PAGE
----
As the nation’s largest employer, with $15 billion in profits annually, Walmart can afford to pay their employees a livable wage. Instead, they choose to manipulate schedules and hours to pay the majority of their workers abysmal wages. Sandra Sok, who works in Phoenix Walmart Store #5331 is a perfect example. After eight years of service to the company, she still struggles for enough work and income to make ends meet. She pleads with management every week for additional shifts because the 30 hours she is usually scheduled for simply aren’t enough. Sandra’s done her part to help Walmart succeed – she deserves more than poverty pay in return.
Many workers like Sandra are forced to rely on food stamps, health care assistance and other taxpayer-funded programs to get by. So while the Walton family alone has as much wealth as 43% of American families combined, the American people still have to pick up the tab for the Walton’s appalling business practices. And it’s not cheap: Walmart is estimated to cost the taxpayers $6.2 billion annually through public assistance costs, with expenses ranging between $3,015 and $5,815 per worker. All the while, Walmart and the Waltons are taking $8 billion a year in tax breaks that subsidize their low-wage business – and add to their profits. It is estimated that the family has avoided paying $3 billion in taxes by using special trusts to dodge estate taxes.
It’s time to end this charade and shut down the Walmart scam. That starts by recognizing that every worker deserves the decency of full-time work. Manipulating schedules to avoid paying employees what they’re due is shameful, demoralizing and wrong. The Schedules That Work Act, which has been introduced in both the House and the Senate, will give workers the right to a stable work schedule without retaliation. We also need to turn the minimum wage into a livable wage. Cities like Seattle, Los Angeles and Baltimore have led the charge in this effort, raising their minimum wage levels as high as $15 per hour. But they are the exception, and we need to make it the norm.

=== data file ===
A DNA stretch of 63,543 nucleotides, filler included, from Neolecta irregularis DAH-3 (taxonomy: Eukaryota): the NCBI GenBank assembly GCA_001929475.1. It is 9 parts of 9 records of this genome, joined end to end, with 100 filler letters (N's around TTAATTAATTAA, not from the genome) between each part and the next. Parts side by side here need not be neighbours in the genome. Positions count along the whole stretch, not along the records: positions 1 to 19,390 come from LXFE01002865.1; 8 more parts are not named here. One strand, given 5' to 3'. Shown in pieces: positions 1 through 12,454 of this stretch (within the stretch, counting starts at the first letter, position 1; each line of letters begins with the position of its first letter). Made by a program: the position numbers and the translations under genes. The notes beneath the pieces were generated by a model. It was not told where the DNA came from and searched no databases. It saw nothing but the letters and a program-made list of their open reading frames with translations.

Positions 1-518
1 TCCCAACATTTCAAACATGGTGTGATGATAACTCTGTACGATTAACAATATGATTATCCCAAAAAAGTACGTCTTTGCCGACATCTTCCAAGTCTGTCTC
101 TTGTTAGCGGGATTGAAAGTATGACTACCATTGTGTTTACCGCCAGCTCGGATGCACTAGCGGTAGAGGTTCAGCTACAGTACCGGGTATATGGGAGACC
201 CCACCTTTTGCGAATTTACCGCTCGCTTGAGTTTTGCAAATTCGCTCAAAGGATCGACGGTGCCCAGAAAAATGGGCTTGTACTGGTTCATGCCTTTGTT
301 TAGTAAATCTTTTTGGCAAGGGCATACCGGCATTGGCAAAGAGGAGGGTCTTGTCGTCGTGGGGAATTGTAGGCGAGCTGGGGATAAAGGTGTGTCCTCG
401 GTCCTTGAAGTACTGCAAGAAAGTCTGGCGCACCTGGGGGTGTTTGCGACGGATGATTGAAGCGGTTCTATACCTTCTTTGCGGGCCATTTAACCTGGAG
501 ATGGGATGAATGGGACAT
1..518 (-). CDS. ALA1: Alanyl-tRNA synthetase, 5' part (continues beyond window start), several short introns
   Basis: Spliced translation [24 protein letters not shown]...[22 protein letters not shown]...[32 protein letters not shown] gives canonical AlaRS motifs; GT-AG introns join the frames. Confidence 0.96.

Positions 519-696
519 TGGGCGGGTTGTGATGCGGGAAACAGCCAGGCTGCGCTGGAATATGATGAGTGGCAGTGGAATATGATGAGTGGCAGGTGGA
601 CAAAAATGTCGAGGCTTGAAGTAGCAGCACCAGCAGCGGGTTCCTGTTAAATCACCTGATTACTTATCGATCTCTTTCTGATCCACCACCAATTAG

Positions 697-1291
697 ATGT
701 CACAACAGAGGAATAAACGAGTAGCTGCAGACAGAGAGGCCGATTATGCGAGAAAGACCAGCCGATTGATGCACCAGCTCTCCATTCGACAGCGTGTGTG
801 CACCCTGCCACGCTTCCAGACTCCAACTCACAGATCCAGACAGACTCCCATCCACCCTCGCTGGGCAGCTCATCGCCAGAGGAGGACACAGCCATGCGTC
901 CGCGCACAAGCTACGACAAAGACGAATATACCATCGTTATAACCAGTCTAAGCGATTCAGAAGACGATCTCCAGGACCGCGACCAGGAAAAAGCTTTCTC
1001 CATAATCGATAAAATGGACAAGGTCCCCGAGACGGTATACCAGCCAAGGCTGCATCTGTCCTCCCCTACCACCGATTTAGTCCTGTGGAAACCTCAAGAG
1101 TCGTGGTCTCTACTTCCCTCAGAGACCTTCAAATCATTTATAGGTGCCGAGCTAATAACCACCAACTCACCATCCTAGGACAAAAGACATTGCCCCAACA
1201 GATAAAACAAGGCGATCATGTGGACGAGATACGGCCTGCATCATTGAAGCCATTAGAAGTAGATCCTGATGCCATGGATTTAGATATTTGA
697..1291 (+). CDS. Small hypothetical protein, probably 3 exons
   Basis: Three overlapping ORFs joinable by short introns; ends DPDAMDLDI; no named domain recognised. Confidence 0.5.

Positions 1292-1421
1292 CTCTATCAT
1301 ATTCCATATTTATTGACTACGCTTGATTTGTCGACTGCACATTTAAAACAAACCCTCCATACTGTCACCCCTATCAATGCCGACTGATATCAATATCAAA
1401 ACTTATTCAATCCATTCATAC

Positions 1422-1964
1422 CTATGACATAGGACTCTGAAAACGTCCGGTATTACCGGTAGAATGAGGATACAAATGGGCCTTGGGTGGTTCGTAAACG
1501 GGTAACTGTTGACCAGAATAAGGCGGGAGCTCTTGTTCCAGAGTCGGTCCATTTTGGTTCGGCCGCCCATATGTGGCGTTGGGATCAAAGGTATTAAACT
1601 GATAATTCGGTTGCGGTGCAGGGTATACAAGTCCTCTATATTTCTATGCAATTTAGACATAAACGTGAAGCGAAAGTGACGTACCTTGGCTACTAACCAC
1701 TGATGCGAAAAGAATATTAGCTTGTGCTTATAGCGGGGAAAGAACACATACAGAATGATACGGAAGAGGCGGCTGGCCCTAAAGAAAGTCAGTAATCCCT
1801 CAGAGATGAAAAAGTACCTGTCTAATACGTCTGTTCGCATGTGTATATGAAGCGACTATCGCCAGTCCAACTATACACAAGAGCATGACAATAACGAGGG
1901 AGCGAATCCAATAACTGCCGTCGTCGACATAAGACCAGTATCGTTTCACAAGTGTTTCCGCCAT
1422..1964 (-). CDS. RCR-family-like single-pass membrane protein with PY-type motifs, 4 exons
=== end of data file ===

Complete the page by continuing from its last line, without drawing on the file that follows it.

The American Dream is premised on the notion that anyone who works hard here can earn a decent living. Corporations like Walmart have turned that dream into a living nightmare for the men and women they employ, and it’s up to the American people to put a stop to it. As Walmart employees in Phoenix and other major cities across the country protest their conditions this week, we must recommit to ensuring the American Dream remains within reach for everyone willing to work for it.
Posted by FourScore | Wed Oct 15, 2014, 10:56 PM (1 replies)
Seriously? In Georgia?? You boys don't know the difference between okra and Mary Jane? Why, didn't your Mamas ever fry that slimy stuff for you all? My lord!
Mon Oct 06, 2014 at 10:15 AM PDT
Georgia deputies raid man's home after mistaking okra plants for marijuana
by Jen Hayden
Helicopter hovering over Dwayne Perry's backyard attribution: screenshot from video
Once again, from the "not The Onion" files, Georgia deputies went full SWAT to raid Dwayne Perry's home because they thought he was growing marijuana in his backyard. But, no. It was okra:
"I was scared actually, at first, because I didn't know what was happening,” said homeowner Dwayne Perry.
All he noticed was that there was a chopper sitting unusually low over his house, then Bartow County deputies and a K-9 unit appeared at his doorstep in minutes.
"They were strapped to the gills,” Perry said.
Georgia State Patrol says they still haven't identified the mysterious (and enormously popular Southern vegetable):
"We've not been able to identify it as of yet. But it did have quite a number of characteristics that were similar to a cannabis plant,” said Georgia State Patrol Capt. Kermit Stokes.
Dwayne Perry says he's still embarrassed and feels his reputation has been damaged, not to mention being terrified at how quickly something could have gone wrong.
Even if this were one small patch of homegrown marijuana, isn't this type of police response just a wee bit overkill? Especially when 75% of Americans don't even think it should be a jailable offense and 58% think it should be legal outright?
See an interview with Dwayne Perry below the fold.
Posted by FourScore | Mon Oct 6, 2014, 02:49 PM (19 replies)
Mon Oct 06, 2014 at 06:50 AM PDT
Cartoon: Do your part
by Tom Tomorrow
Posted by FourScore | Mon Oct 6, 2014, 10:05 AM (10 replies)
Thu Oct 02, 2014 at 02:11 PM PDT
Attention, American Students: Tired of Prohibitive Debt? Germany Has Now Abolished ALL Tuition Fees
Why does America hate the future? Issue by issue, from our unsustainable, for-profit healthcare system to our outrageous higher-education costs -- to our head-in-the-sand inaction on climate change -- the U.S. seems to be mired in an interminable, regressive state-of-mind. Frankly, none of it makes any sense.